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WAG #1 (Comixology Originals) – Can society survive without tech?


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Wag #1 by Comixology Originals

Creative Team for Wag Issue #1: 

Writer: Scott Hoffman

Artist: Juan Bobillo

Letterer: Steve Wands

Designer: Rian Hughes

Editor: Greg Lockwood & Will Dennis

Images courtesy of Comixology Originals.


If I had to sum up this first issue in one sentence: Jason Bourne in the apocalypse with no technology, some mental health issues and childhood trauma, with a touch of the supernatural. At this point, I have no clue how much is spot on, and how much is just yet to be uncovered. Most likely the latter. 

We open on what looks like a calm and beautiful view. However, taking a closer look it’s clear we’re looking at a dystopian future. Immediately we learn phones and the internet are a thing of the past, and society shockingly did not handle it well. Emphasis on sarcasm

Images courtesy of Comixology Originals.

Our main character, Wag, appears to be just surviving. Of course, that never lasts long in the apocalypse. When he teams up with an unlikely friend, you think you know where the story is headed, but as more unfolds, we have no idea.

Wag has the combat reflexes of Jason Bourne, and flashes back to terrible memories of his childhood. It seems he has not ventured too far from his home base since society fell, but with his new friend, and sudden need to replenish something he lost in a fire, he sets off outside of his bubble. 

More is going on than we realize

Throughout the story there are flashes of what could be deemed supernatural, or simply all in his head. He also hears voices, which could be an implant in his head from the past, or something more. These are some of the mysteries that I look forward to learning the truth behind. It could even be a little bit of everything.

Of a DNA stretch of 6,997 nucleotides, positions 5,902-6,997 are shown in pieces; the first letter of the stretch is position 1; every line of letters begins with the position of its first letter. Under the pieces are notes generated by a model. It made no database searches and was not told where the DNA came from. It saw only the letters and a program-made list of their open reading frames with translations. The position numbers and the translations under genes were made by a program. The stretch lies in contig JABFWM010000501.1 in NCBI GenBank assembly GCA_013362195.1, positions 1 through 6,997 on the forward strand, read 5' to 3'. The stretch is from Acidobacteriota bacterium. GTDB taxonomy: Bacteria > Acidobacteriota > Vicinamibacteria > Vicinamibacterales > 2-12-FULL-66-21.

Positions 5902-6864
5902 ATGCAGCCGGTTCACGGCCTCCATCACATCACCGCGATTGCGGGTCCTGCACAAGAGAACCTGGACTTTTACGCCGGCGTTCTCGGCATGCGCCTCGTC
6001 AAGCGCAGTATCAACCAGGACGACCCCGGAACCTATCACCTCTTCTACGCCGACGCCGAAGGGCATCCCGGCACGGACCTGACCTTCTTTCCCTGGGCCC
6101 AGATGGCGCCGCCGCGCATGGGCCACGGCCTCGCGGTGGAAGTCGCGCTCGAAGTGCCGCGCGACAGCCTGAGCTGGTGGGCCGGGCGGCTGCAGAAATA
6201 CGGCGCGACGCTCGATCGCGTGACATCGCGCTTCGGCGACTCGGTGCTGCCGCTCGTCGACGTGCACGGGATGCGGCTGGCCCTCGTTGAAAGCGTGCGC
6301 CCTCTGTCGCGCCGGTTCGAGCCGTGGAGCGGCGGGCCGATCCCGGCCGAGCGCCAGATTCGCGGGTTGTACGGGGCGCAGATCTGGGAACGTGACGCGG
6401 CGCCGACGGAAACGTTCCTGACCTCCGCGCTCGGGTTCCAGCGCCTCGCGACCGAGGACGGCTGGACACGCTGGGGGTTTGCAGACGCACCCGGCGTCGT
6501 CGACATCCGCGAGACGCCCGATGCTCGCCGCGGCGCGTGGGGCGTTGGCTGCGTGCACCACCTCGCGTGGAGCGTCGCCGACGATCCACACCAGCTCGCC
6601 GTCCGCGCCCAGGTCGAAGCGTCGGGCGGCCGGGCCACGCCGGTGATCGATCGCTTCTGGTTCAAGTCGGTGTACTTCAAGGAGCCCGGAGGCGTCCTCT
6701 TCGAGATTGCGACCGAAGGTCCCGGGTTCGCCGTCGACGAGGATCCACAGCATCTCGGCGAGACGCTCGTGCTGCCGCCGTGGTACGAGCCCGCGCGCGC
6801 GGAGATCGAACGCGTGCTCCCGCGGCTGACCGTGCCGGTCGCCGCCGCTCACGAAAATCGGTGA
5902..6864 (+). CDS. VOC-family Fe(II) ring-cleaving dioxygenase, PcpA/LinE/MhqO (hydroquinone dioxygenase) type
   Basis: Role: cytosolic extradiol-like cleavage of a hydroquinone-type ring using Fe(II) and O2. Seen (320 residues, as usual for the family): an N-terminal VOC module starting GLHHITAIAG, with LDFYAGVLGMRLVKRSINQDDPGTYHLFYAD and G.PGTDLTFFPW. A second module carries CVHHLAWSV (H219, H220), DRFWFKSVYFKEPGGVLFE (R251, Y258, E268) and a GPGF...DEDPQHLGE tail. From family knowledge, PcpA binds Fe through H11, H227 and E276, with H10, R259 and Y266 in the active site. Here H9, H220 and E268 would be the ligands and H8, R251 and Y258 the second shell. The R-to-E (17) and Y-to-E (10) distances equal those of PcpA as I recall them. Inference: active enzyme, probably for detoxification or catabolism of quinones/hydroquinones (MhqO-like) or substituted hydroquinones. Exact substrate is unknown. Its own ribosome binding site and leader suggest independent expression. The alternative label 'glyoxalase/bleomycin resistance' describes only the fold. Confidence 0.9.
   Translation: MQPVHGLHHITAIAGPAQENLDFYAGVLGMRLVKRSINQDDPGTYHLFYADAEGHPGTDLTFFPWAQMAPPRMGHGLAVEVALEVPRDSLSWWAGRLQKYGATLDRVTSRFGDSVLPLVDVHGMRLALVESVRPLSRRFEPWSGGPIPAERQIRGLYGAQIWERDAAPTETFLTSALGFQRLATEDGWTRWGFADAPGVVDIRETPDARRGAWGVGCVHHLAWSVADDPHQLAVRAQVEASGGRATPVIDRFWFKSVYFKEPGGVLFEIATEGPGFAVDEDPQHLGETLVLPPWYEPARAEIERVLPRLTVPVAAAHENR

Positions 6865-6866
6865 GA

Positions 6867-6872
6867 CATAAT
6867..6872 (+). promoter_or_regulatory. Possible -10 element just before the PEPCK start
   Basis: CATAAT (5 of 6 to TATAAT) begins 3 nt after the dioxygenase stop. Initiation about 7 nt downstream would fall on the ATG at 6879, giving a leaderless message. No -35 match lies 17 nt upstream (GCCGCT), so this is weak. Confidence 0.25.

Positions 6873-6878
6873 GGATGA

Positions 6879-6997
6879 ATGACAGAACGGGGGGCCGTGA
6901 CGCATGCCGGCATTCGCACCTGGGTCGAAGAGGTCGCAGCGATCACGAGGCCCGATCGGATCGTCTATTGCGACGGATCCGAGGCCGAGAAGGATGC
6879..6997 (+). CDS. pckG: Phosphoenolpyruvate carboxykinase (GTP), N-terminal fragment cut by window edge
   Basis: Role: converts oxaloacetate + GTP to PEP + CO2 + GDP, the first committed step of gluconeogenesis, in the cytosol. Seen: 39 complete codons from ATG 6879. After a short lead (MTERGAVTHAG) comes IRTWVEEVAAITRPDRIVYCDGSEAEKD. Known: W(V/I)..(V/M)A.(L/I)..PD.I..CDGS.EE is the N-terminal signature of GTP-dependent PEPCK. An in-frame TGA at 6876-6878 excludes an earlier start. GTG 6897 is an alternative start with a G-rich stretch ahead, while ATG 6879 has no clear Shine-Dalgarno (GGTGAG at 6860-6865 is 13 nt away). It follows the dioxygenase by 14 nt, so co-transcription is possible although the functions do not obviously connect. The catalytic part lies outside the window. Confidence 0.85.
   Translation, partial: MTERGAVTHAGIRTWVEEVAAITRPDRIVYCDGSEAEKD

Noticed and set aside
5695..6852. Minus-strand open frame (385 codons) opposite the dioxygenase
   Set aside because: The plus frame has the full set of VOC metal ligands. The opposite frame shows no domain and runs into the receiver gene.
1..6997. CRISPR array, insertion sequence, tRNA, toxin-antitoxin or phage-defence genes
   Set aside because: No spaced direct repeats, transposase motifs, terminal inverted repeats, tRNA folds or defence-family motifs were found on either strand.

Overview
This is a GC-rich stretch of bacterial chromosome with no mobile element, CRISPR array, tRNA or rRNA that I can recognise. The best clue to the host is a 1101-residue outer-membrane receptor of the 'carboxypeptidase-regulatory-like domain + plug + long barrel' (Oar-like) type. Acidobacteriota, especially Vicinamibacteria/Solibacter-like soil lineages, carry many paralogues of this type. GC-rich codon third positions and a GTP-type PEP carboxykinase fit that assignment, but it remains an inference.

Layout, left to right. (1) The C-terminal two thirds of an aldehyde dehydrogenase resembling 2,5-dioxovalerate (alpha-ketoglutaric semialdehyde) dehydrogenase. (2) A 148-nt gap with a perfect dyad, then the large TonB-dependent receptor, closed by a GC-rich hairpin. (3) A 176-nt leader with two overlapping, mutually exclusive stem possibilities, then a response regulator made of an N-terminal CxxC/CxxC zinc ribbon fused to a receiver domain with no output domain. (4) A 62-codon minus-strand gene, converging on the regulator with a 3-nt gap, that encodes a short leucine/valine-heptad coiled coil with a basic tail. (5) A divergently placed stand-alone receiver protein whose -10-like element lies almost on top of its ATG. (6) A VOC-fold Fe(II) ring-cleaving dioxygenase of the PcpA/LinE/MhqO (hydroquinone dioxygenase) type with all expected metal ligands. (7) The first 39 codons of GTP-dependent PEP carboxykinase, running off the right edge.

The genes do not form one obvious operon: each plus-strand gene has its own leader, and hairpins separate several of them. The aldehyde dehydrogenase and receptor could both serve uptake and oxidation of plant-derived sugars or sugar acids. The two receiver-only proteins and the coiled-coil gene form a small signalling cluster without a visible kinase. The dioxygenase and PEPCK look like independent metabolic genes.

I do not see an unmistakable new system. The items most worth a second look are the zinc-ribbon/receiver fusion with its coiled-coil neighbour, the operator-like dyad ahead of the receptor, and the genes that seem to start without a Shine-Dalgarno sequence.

Wag struggles internally, and the audience is right there with him. Another mystery are birds. Throughout this issue we see birds. Some subtle, and some not so subtle. Their significance is another mystery that I look forward to learning. 

Check out another review from Lauren: The Hunger and the Dusk.

The Art

There’s often something pure and beautiful about seeing a dystopian future where mother nature has begun to take back what is her’s. Plants growing inside a vehicle. Vines growing up the side of a building. Nature returning. It almost presents moments of hope in an otherwise terrible situation. The art here does that well. It’s calming at times despite the violence and fear. The colors give an almost watercolor feel, while still being very detailed, and moving the story along.  

Rating: 8/10

This first issue opened up a lot of mysteries. I look forward to learning more, and seeing how this all plays out. Clearly, Wag has a very interesting and dark past that needs to be told. 

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